4. every time i try to input a number in the base voltage the program frezzes and i have to restart it and conect again, did you have anything like this?

  5. I have a new M620 on a Biktrix. It has an unrestricted controller but what I’ve noticed is that I only get about 5-8 minutes of full power with the throttle (while pedaling). I dont seem to get full assist when just on pedal assist in level 5 (at level 5 eco is the same as sport) (but I dont see a controller setting to change that). I put a 48 tooth ring on the front so its a 48-10 gear ratio so l can produce lots of pedal torque.

    But am more interested in the throttle issue. This seems to happen regardless of battery voltage. Is that a built-in protection or some kind of heat limit?? Has anyone experienced that? Is there a programming value that could change this limitation?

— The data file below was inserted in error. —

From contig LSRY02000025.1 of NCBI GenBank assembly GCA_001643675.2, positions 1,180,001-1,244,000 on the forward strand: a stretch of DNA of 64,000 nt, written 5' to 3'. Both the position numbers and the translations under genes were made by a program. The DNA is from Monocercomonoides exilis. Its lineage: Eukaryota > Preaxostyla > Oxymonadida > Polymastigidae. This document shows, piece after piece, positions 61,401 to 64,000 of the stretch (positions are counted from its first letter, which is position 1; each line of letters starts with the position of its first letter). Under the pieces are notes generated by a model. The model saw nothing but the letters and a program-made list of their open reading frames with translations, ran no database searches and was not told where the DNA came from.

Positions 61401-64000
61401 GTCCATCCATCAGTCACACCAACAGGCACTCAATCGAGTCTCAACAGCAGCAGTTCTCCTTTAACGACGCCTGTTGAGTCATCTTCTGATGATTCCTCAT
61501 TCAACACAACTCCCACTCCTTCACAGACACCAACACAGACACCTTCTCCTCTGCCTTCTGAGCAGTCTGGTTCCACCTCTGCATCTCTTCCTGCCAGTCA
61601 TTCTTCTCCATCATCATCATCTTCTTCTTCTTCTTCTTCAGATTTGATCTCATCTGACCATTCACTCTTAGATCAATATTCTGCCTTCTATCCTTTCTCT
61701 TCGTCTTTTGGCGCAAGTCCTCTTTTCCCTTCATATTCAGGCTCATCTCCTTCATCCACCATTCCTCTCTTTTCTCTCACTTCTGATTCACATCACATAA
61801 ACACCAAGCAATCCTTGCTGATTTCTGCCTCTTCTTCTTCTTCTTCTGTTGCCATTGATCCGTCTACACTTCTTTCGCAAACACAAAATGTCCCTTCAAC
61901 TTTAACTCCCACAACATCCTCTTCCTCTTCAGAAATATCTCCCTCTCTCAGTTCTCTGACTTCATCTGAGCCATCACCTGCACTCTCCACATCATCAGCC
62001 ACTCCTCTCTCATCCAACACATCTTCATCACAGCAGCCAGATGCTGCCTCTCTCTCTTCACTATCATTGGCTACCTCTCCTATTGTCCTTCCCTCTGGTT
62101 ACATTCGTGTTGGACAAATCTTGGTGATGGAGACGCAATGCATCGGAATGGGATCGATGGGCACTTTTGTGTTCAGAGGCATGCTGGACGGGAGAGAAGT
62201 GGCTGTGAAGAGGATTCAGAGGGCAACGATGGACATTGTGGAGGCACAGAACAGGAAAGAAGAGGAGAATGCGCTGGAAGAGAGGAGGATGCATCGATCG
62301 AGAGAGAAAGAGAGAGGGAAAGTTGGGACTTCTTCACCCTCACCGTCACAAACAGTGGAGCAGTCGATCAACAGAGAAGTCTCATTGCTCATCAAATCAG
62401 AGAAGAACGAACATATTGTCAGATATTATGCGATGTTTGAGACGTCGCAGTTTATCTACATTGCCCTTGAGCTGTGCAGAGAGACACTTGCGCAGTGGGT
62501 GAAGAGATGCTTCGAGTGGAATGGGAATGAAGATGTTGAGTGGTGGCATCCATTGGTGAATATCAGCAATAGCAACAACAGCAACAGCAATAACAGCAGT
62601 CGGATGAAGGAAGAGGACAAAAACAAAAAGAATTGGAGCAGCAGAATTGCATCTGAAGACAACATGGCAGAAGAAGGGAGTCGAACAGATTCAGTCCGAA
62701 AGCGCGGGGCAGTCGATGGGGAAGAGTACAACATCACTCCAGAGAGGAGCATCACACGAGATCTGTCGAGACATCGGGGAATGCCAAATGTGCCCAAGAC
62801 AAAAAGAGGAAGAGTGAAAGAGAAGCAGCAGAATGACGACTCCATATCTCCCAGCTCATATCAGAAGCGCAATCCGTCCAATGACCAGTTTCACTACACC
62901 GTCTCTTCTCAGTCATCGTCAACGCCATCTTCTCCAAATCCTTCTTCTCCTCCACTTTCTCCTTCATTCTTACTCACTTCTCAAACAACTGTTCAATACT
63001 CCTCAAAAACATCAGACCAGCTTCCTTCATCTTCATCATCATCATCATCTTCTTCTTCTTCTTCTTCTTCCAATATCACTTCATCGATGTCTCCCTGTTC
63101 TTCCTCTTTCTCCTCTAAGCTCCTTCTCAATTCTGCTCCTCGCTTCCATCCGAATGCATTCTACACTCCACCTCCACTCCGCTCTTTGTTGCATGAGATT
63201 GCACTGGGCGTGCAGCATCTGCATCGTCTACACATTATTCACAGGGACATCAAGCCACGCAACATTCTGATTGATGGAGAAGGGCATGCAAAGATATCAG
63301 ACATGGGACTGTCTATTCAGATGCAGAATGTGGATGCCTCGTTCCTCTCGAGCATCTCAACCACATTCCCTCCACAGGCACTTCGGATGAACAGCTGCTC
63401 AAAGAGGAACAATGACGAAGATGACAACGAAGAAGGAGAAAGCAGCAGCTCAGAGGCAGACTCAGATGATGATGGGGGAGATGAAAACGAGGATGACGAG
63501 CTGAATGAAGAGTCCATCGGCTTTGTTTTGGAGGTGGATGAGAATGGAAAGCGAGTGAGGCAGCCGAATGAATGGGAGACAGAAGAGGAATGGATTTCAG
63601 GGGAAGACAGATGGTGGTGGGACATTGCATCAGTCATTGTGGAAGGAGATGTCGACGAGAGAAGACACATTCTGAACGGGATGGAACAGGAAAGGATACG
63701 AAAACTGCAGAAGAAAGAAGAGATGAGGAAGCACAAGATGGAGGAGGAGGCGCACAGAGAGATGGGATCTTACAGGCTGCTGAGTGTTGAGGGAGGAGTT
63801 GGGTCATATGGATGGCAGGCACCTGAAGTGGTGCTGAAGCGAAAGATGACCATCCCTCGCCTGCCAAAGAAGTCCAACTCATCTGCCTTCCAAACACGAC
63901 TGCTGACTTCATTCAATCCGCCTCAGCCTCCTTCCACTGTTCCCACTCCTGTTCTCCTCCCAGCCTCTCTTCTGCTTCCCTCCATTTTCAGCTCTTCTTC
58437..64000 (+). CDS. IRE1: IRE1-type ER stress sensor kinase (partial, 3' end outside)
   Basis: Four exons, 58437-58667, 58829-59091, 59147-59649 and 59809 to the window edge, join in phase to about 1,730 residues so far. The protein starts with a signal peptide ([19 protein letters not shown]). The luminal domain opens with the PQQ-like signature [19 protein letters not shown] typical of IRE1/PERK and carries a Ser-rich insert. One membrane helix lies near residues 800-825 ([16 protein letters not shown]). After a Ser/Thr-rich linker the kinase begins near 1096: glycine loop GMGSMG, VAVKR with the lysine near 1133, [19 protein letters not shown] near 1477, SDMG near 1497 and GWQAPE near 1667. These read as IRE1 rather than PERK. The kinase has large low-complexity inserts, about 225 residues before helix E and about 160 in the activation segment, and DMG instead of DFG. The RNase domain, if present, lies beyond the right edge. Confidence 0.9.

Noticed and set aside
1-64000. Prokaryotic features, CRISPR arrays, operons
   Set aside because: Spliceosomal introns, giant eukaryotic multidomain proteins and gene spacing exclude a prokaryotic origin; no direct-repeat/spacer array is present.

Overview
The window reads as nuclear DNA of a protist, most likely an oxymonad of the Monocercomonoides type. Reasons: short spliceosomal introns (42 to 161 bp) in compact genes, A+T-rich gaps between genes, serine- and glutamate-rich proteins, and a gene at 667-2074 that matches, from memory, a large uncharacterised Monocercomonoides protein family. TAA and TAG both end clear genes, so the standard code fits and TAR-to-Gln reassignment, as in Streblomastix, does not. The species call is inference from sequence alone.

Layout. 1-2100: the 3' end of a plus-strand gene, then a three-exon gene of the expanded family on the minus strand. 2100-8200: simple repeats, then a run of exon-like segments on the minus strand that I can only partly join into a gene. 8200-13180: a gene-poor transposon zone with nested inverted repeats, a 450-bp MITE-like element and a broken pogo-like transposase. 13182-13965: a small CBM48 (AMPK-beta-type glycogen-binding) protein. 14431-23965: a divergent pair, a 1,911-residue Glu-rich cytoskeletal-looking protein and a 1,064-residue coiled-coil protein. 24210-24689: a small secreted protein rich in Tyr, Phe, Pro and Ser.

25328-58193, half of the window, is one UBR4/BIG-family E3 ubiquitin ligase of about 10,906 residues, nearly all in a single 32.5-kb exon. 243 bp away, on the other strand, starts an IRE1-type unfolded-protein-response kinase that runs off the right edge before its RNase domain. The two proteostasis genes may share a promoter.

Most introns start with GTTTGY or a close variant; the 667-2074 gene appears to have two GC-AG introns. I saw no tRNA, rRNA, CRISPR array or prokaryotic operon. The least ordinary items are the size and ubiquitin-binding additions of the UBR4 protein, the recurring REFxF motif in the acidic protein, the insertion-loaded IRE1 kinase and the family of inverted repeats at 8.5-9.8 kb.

6. Great article, thanks.

    I’m building an M620 bike right now and went out of my way to find an older UART model in order to easily tune it. I’m riding a BBSHD at the moment, on 52v, with heavily tweaked parameters, but this article is definitely a leg up for the unfamiliar parameters.

    I’m only able to get 65 cells (19650) into my new frame, so pretty much limited to 48v, and am quietly concerned that this will be a downgrade of sorts from my BBSHD.

    I was considering reducing the Limited Current value down from 30A, to increase my range and potentially open the door to larger capacity cells with lower continuous current.

    a] is this safe and is there any logic to my theory?
    b] is this essentially the same as keeping the max current at 30A and never ramping up the Limit Current (%) to 100% – or just not using the higher assists?